The wind in our hair… the sun on the rocks… the crisp, clear river rushing below… and a lone fly-fisherman snapping his line in the air as water droplets glint in the sun.
This is the romantic vision I had for my camping trip a few weeks ago.
I’m always telling you to take your camera with you wherever you go, because stock photo opportunities show up anywhere and everywhere.
So, when my friends offered to take me camping and teach me how to fly fish, I took my own advice. I pictured all of the stock photos I’d take of my friend’s hands holding a beautiful trout.
But what really happened?
- The dam let out water, and within an hour, the river was brown, muddy, and overflowing.
- It rained all day.
- The wind picked up so hard that it blew our tarp off or our cooking area.
Needless to say, we saw more s’mores than trout that weekend.
With a little creativity, though, there’s always something you can photograph. Luckily for me, my friends were still willing to don waders and show me their gear for a couple of shots:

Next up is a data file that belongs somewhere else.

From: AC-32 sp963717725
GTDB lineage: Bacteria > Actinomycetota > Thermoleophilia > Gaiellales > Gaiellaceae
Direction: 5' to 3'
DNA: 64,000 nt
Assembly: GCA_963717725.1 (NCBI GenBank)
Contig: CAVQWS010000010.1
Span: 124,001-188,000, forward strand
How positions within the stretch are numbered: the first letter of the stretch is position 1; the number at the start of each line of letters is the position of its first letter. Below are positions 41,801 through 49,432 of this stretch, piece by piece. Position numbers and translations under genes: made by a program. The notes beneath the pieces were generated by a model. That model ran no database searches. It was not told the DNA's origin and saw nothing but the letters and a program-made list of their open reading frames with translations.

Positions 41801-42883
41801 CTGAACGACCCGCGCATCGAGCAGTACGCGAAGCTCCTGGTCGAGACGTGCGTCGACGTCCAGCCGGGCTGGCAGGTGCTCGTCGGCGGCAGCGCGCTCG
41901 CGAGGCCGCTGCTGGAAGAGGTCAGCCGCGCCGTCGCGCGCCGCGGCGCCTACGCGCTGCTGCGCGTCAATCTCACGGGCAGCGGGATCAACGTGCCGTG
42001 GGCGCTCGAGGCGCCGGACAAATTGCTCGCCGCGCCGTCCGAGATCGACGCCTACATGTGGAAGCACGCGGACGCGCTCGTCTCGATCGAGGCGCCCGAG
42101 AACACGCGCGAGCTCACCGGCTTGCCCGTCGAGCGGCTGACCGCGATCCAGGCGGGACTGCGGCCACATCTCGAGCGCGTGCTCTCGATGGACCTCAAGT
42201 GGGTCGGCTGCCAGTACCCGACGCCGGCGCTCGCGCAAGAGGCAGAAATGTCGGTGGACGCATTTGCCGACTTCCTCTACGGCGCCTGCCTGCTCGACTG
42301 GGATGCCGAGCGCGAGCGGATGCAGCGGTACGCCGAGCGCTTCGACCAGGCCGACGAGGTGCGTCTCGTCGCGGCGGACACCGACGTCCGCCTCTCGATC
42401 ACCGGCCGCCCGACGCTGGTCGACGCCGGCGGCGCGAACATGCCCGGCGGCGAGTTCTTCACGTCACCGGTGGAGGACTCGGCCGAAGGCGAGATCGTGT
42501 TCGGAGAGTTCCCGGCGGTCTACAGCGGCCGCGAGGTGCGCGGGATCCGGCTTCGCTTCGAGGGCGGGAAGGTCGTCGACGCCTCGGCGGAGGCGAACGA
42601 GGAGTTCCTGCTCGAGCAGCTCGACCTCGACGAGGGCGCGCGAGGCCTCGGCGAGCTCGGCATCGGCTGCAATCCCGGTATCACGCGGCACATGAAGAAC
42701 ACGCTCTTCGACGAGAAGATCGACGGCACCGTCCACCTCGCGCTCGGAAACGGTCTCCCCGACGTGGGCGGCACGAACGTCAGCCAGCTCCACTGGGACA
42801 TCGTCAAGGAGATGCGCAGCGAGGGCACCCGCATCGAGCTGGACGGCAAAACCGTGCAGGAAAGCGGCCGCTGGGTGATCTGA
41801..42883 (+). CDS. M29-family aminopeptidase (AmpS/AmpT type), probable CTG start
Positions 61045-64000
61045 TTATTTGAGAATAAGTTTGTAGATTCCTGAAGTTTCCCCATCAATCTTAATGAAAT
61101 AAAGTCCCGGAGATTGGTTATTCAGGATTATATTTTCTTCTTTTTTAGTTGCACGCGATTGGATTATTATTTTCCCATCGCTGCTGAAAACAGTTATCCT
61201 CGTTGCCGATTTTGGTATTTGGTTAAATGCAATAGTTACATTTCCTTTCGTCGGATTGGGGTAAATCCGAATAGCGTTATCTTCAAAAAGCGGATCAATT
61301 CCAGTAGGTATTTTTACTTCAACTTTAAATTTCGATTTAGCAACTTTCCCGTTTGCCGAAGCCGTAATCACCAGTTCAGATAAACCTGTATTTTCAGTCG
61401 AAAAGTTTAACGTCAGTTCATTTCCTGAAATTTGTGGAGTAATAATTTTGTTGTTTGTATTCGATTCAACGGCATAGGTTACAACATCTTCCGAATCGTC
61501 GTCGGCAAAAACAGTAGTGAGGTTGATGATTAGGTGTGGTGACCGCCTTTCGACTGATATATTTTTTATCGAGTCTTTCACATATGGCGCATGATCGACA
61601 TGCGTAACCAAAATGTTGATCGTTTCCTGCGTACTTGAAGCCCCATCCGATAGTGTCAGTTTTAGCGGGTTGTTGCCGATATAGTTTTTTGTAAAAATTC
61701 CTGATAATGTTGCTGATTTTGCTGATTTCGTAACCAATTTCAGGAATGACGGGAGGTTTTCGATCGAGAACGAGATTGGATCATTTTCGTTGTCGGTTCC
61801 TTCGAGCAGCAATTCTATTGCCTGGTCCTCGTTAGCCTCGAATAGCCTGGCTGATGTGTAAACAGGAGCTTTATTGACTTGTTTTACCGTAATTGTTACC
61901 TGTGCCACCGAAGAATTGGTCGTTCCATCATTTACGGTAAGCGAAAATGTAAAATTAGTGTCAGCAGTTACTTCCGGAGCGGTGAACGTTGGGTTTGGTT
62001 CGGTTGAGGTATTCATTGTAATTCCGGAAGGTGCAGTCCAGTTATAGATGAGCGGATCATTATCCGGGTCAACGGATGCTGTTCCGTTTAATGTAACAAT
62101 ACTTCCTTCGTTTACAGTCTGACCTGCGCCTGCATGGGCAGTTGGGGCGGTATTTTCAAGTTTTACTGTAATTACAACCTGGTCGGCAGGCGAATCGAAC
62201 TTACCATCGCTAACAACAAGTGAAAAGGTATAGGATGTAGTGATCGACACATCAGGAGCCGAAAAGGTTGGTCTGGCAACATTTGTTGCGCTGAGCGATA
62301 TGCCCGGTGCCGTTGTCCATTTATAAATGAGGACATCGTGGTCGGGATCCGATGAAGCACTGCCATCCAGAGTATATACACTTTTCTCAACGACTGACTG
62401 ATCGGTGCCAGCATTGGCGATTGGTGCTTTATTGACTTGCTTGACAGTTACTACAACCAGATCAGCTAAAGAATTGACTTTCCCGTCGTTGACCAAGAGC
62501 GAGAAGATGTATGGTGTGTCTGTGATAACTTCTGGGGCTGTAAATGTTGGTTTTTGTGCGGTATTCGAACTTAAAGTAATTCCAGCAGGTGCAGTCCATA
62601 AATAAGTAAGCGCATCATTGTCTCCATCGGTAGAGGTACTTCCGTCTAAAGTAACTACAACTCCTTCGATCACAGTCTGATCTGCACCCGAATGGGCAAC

But why stop at the initial plan, when you can think outside the box?
With photography – especially outdoors – things often don’t go as planned. You can’t let that stop you. The more you can stay positive, the more creative you’ll be. And the more opportunities you’ll open up for yourself to practice AND get photos you can sell.
When the trout appear next time, I’ll be ready!
[Note from Bonnie: This is a perfect thing to remember if you’re out shooting for this month’s Challenge, Parks and Rec. It may not be spring where you are. But how can you use whatever’s happening outside to your advantage? Members will find tons of ideas in your Parks and Rec Roadmap, on your members-only page. And if you’re not a member, yet, why not? This is your chance to get pro insight AND feedback on your shots. Get in here!]
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